In the year 1888, Nikola Tesla presented his “New System of Alternate Current Motors and Transformers” [Tesla, 1888], laying the foundation for today’s electricity infrastructure. Tesla’s `new system’ made it possible to transmit electrical power over long distances using a single infrastructure for all power delivery. Previously, generators needed to be located near their loads due to highly-inefficient transmission. Furthermore, multiple electric lines were needed for each application class (lighting, mechanical loads, etc) requiring different voltage levels. Over the course of the century, the electrical power systems of industrialised economies have become one of the most complex systems created by mankind. In the same period, “electricity has made a transition from a novelty, to a convenience, to an advantage, and finally to an absolute necessity” [Berst 2008].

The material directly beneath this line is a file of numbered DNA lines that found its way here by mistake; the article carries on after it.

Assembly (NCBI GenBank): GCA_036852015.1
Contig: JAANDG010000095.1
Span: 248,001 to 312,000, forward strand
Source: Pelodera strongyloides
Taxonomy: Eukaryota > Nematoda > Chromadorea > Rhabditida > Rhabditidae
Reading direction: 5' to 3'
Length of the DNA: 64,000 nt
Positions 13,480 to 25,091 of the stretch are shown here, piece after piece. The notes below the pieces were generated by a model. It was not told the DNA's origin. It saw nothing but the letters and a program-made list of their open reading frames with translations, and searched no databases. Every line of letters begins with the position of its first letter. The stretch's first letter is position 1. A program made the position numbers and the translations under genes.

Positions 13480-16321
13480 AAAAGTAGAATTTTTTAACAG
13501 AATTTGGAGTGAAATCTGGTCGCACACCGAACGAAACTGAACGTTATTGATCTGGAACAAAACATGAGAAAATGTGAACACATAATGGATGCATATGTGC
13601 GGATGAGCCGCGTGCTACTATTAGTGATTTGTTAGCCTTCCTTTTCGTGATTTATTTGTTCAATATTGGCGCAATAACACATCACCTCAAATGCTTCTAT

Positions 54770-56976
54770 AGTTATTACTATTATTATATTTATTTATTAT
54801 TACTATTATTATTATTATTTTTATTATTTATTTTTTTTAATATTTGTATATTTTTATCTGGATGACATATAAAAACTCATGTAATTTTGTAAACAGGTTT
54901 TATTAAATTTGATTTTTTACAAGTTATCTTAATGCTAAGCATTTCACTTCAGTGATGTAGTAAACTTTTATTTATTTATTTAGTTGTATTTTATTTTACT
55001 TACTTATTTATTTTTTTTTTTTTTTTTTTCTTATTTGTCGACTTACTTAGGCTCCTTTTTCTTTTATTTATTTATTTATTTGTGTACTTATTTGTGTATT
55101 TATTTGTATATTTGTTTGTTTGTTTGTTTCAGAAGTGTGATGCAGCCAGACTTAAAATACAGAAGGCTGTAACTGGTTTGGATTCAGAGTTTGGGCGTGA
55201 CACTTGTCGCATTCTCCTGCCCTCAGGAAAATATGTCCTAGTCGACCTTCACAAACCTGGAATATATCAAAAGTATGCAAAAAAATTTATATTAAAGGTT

On the other hand, the way in which electricity transmission and distribution networks are operated have not changed significantly in the century after Tesla’s inventions. Characteristics such as grid structures and systems control in the grid did not change much in the first century of EPS. Now, three major trends are forcing technological changes: (i) the Transition to Sustainability, (ii) the Electrification of Everything, and (iii) Decentralisation of Generation. There is a need for “Smart Grids” In the next three posts we will look into these three trends.